Once the data from the Keyword Planner Tool is copied into the template spreadsheet, the rest of the tabs will auto-populate. Now comes the fun part: filtering based on your objectives.
If you look at the last tab of the Template Spreadsheet titled “Formulas” you will see a list of pre-entered formulas that have been entered for weighting purposes. The weights all add up to 1 for each formula, and it weighs each of the three most valuable metrics the Keyword Planner provides us for each keyword based on business objectives.
Here are the three most important metrics from the Keyword Planner Tool explained:
- monthly searches is the mean number of searches that EXACT keyword (or a very close variation) received per month in the time frame and location you set in the Keyword Planner
- Competition is a number between 0.00 and 1.00 that reflects how competitive the keyword is in the time frame and location you selected, 1.00 being the most competitive. Almost certainly you will have to bid more on more competitive keywords to show up well on the SERP, so this metric and Suggested Bid are highly correlated.
- Suggested bid is exactly what it sounds like. The higher the suggested bid for a click, the more you pay per click.
Now ideally small business owners want to select keywords to bid on that have a high Avg. Monthly Search metric, while having low Competition and Suggested bids. This is the sweet spot because it is an untapped keyword that users are searching often, but that advertisers are not bidding on often. Therefore, you will get the most bang for your buck if you use it (that is provided that you already have screened the keywords that the Keyword Planner gave you for the searcher intent of your customer – a whole separate topic that is also important for keyword selection).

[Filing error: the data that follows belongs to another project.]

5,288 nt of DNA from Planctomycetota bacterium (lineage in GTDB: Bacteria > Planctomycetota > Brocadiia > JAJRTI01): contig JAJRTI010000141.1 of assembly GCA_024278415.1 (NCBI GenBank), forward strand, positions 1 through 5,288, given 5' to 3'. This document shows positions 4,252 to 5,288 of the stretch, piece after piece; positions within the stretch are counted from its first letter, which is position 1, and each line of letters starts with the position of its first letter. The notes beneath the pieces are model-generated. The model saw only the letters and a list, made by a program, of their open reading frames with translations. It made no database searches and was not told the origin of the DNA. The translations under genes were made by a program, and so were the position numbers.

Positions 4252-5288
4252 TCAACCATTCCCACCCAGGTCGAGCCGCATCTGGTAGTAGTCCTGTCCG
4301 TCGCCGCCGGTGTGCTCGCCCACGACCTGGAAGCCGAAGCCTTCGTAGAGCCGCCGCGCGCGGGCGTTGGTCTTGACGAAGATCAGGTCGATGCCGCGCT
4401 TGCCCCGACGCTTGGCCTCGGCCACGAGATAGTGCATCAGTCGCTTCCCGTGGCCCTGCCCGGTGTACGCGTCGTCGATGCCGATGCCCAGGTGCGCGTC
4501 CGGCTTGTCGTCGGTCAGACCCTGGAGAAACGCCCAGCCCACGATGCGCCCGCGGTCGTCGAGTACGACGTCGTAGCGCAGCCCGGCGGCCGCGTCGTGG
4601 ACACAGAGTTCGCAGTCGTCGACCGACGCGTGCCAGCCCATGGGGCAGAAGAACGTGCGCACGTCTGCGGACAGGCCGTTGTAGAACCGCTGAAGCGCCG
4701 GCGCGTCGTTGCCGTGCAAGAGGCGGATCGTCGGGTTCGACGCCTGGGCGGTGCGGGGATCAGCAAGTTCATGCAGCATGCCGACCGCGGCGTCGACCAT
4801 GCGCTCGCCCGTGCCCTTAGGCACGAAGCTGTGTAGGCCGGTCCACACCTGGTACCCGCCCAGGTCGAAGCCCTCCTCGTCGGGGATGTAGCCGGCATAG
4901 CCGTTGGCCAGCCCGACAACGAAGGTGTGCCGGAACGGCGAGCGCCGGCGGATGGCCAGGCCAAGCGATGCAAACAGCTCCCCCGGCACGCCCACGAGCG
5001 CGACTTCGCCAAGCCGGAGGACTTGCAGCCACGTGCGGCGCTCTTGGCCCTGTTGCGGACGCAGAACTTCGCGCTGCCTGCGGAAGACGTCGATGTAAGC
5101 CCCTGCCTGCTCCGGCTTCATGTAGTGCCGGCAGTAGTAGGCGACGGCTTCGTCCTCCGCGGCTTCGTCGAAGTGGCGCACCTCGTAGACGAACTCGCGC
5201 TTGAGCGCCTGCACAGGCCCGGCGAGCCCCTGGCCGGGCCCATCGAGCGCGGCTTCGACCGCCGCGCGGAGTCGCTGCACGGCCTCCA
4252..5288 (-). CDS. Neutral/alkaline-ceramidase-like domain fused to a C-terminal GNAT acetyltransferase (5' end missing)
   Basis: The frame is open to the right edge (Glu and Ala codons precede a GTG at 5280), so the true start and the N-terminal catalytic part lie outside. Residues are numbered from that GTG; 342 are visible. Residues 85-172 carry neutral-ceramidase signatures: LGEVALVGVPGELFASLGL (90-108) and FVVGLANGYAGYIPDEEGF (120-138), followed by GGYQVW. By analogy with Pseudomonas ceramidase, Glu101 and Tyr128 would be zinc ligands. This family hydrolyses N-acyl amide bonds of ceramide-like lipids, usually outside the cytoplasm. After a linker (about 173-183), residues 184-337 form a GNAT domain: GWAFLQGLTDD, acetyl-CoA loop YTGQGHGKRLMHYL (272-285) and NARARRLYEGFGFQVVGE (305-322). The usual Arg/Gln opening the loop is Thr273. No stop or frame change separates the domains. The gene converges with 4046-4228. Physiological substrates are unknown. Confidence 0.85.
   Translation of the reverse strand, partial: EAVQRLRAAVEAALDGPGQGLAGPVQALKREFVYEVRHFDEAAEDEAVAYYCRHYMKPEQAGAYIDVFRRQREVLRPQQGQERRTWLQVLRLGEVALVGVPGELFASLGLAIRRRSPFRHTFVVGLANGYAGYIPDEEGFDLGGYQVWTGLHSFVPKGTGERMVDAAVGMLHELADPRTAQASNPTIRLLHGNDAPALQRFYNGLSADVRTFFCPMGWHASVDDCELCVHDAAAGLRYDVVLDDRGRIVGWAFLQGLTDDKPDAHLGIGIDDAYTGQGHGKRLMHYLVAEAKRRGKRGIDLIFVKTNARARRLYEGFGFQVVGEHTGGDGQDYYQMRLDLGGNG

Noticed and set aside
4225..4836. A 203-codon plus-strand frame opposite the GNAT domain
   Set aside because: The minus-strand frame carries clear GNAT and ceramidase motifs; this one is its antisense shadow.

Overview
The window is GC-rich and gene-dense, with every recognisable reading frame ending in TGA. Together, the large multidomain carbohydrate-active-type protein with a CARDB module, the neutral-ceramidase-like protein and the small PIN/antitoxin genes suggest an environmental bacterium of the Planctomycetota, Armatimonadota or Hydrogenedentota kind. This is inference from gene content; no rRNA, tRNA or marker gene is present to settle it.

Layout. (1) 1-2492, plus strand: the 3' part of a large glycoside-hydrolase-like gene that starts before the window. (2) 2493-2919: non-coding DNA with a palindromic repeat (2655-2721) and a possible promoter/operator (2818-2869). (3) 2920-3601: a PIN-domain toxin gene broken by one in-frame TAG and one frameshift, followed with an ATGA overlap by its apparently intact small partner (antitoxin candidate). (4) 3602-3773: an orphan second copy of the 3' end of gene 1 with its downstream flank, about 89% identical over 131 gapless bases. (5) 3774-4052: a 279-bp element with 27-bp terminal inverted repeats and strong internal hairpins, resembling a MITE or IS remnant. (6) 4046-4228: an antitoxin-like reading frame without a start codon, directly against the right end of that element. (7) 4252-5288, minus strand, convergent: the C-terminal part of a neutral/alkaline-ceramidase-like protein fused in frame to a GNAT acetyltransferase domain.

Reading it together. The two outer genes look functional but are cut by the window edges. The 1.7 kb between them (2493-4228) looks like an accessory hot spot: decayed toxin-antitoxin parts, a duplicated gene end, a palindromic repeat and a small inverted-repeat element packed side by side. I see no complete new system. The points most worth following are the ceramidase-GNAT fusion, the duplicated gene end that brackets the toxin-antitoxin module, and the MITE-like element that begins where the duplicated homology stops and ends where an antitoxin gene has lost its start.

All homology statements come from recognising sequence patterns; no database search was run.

To find these “Moneyball” keywords, look in the “FINAL” tab of the Template Spreadsheet (once it is auto-populated) and use the “Filtering” tool in Excel to sort the keyword score in ascending order based on which formula you want to use. Conditional formatting will color code the scores as well. The higher the score the better!
In addition to just finding the most cost-effective keywords, other formulas are weighted differently to score keywords based on different objectives such as High Search Volume or Equally Weighing the three metrics.
The “Planner refined” tab is also a great tool to see how each keyword stacks up compared to one another based on the three metrics mentioned above. Use the “Filter” tool in Excel to sort those columns as well.
One final note on using the Template Spreadsheet. Be warned that the “FINAL” tab – once sorted – will not correctly auto-populate a brand new set of keywords. This means that you should save a blank Template file to your computer and create a new file every time you want to analyze a new bunch of keywords from the Keyword Planner.
Thanks for reading and happy keyword hunting!
Nolan Cunningham is a senior Marketing major in the Wisconsin School of Business. In addition to his studies, he also has experience as a Digital Marketing Analyst in the Integrated Marketing Communications Department for the Wisconsin School of Business. You can connect with him on LinkedIn.